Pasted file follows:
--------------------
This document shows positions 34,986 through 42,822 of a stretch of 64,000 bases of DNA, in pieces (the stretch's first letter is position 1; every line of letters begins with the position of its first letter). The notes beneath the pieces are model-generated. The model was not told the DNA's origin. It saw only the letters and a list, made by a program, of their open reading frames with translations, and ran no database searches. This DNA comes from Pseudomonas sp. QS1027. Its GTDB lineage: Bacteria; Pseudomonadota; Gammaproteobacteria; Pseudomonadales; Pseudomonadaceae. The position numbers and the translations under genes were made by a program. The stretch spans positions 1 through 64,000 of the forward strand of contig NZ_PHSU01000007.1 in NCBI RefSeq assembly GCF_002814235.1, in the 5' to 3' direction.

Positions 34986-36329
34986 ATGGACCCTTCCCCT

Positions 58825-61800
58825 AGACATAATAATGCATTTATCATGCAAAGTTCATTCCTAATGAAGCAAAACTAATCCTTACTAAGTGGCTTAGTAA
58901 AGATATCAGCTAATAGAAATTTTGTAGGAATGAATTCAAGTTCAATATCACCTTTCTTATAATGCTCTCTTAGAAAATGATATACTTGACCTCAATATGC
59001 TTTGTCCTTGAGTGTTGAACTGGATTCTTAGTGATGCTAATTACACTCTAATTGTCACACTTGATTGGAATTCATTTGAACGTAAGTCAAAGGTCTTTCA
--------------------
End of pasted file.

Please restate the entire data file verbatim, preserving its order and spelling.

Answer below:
This document shows positions 34,986 through 42,822 of a stretch of 64,000 bases of DNA, in pieces (the stretch's first letter is position 1; every line of letters begins with the position of its first letter). The notes beneath the pieces are model-generated. The model was not told the DNA's origin. It saw only the letters and a list, made by a program, of their open reading frames with translations, and ran no database searches. This DNA comes from Pseudomonas sp. QS1027. Its GTDB lineage: Bacteria; Pseudomonadota; Gammaproteobacteria; Pseudomonadales; Pseudomonadaceae. The position numbers and the translations under genes were made by a program. The stretch spans positions 1 through 64,000 of the forward strand of contig NZ_PHSU01000007.1 in NCBI RefSeq assembly GCF_002814235.1, in the 5' to 3' direction.

Positions 34986-36329
34986 ATGGACCCTTCCCCT

Positions 58825-61800
58825 AGACATAATAATGCATTTATCATGCAAAGTTCATTCCTAATGAAGCAAAACTAATCCTTACTAAGTGGCTTAGTAA
58901 AGATATCAGCTAATAGAAATTTTGTAGGAATGAATTCAAGTTCAATATCACCTTTCTTATAATGCTCTCTTAGAAAATGATATACTTGACCTCAATATGC
59001 TTTGTCCTTGAGTGTTGAACTGGATTCTTAGTGATGCTAATTACACTCTAATTGTCACACTTGATTGGAATTCATTTGAACGTAAGTCAAAGGTCTTTCA